While counterintuitive, this book suggests we approach failure instead of avoiding it, and teaches us how to use the experience to become braver, freer, and kinder versions of ourselves. Like her previous bestselling books, Chodron is able to provide ultimate spiritual wisdom in a way that feels incredibly humble, human, and grounded.
4. Cribsheet: A Data-Driven Guide to Better, More Relaxed Parenting, from Birth to Preschool
Emily Oster has a PhD in Economics and teaches at Harvard, so it’s safe to say she has a strong grasp on numbers. Parenting books are a dime-a-dozen but Cribsheet uses cold hard data and research to outline what works and doesn’t when it comes to parenting. Despite the many alarmist parenting advisories that exist on feeding to sleeping, toileting and everything between, there are only a few solid evidence-based parenting approaches. Because the remainder is uncharted territory, Oster encourages moms to relax, trust their own judgment, and do what they feel is best.
New moms are also encouraged to factor their own wants and needs into these decisions, which is a refreshing departure from the current paradigm that guilts and shames moms for anything less than complete self-sacrifice. Most parenting books profit off of the fear that we will fail and mess up our child forever, while Cribsheet names this fear, outlines the basic no-no’s, and trusts us to figure the rest out ourselves.
5. The Gift of Fear & Other Survival Skills That Protect Us From Violence
The Gift of Fear equips women with information that can help us protect ourselves from violence, and more specifically, from violent men. It is written by Gavin De Becker, who created a security protocol that is used by members of the military, police and CIA to identify violent offenders. It’s easy to see how a man teaching women how to protect themselves from other men could be offensive, but The Gift of Fear is actually incredibly empowering and helpful. It introduces readers to the inner psychological workings of men who deceive, exploit, stalk, threaten and harm women so that we can identify their tactics and keep them from working on us.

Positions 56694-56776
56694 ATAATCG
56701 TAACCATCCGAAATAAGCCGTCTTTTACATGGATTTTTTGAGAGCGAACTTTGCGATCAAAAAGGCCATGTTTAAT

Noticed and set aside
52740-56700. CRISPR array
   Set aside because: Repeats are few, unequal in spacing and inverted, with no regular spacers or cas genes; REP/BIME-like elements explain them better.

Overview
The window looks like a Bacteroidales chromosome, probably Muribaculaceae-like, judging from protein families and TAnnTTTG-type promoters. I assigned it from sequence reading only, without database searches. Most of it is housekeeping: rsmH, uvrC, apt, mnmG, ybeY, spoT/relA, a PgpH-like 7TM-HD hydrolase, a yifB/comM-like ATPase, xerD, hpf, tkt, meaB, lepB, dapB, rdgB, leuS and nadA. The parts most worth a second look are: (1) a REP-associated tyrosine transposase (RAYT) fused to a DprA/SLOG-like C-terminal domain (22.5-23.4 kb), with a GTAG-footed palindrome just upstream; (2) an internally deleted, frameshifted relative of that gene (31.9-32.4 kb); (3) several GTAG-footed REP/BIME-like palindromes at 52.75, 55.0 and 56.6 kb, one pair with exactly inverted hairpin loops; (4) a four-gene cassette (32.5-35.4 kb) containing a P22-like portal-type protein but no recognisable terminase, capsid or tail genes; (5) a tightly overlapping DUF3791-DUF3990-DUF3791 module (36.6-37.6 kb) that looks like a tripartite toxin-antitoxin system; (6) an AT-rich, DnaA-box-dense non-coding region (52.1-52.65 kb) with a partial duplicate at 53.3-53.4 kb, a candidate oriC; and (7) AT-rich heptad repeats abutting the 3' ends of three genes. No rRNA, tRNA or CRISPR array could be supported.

While most women are taught to disregard their intuition and lean on facts, hard evidence, logic and the advice of authorities, the message in this book is the opposite. De Becker emphasizes that our intuition is usually right and always valid, teaching us to trust and hone this inner alert system and allow it to protect us. It’s tragic that we live in a world where women need this kind of psychological self-defense training, but because we do, the information in this book is not only life-changing, but potentially also life-saving.
6. Real Help: An Honest Guide to Self-Improvement
Ayodeji Awosika’s Real Help is a book for all of the skeptics who immediately bristle or scoff at “self-help” books because it presents real, practical advice that can be applied to virtually any brand of stuckness life can create. Real Help doesn’t promise readers specific results in dollars, days, or pounds and even reminds us that life isn’t fair, that hard work won’t always pay off, and that no one is coming to rescue us.